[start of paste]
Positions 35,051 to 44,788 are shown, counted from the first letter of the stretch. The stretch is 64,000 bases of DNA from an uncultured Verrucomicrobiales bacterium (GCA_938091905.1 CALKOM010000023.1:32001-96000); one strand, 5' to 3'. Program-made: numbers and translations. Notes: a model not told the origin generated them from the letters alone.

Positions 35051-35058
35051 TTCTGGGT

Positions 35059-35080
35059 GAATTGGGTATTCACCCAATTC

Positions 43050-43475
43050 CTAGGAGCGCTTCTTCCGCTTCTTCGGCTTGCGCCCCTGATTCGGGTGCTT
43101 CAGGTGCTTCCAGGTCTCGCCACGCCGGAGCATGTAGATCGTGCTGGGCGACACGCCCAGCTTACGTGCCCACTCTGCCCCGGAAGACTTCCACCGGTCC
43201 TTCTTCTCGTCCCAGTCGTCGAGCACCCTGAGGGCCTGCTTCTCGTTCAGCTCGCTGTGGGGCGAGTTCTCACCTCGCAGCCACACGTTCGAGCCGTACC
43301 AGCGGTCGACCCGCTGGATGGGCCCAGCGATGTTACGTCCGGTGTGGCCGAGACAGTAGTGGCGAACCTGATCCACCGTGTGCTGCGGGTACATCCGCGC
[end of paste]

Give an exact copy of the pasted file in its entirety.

Positions 35,051 to 44,788 are shown, counted from the first letter of the stretch. The stretch is 64,000 bases of DNA from an uncultured Verrucomicrobiales bacterium (GCA_938091905.1 CALKOM010000023.1:32001-96000); one strand, 5' to 3'. Program-made: numbers and translations. Notes: a model not told the origin generated them from the letters alone.

Positions 35051-35058
35051 TTCTGGGT

Positions 35059-35080
35059 GAATTGGGTATTCACCCAATTC

Positions 43050-43475
43050 CTAGGAGCGCTTCTTCCGCTTCTTCGGCTTGCGCCCCTGATTCGGGTGCTT
43101 CAGGTGCTTCCAGGTCTCGCCACGCCGGAGCATGTAGATCGTGCTGGGCGACACGCCCAGCTTACGTGCCCACTCTGCCCCGGAAGACTTCCACCGGTCC
43201 TTCTTCTCGTCCCAGTCGTCGAGCACCCTGAGGGCCTGCTTCTCGTTCAGCTCGCTGTGGGGCGAGTTCTCACCTCGCAGCCACACGTTCGAGCCGTACC
43301 AGCGGTCGACCCGCTGGATGGGCCCAGCGATGTTACGTCCGGTGTGGCCGAGACAGTAGTGGCGAACCTGATCCACCGTGTGCTGCGGGTACATCCGCGC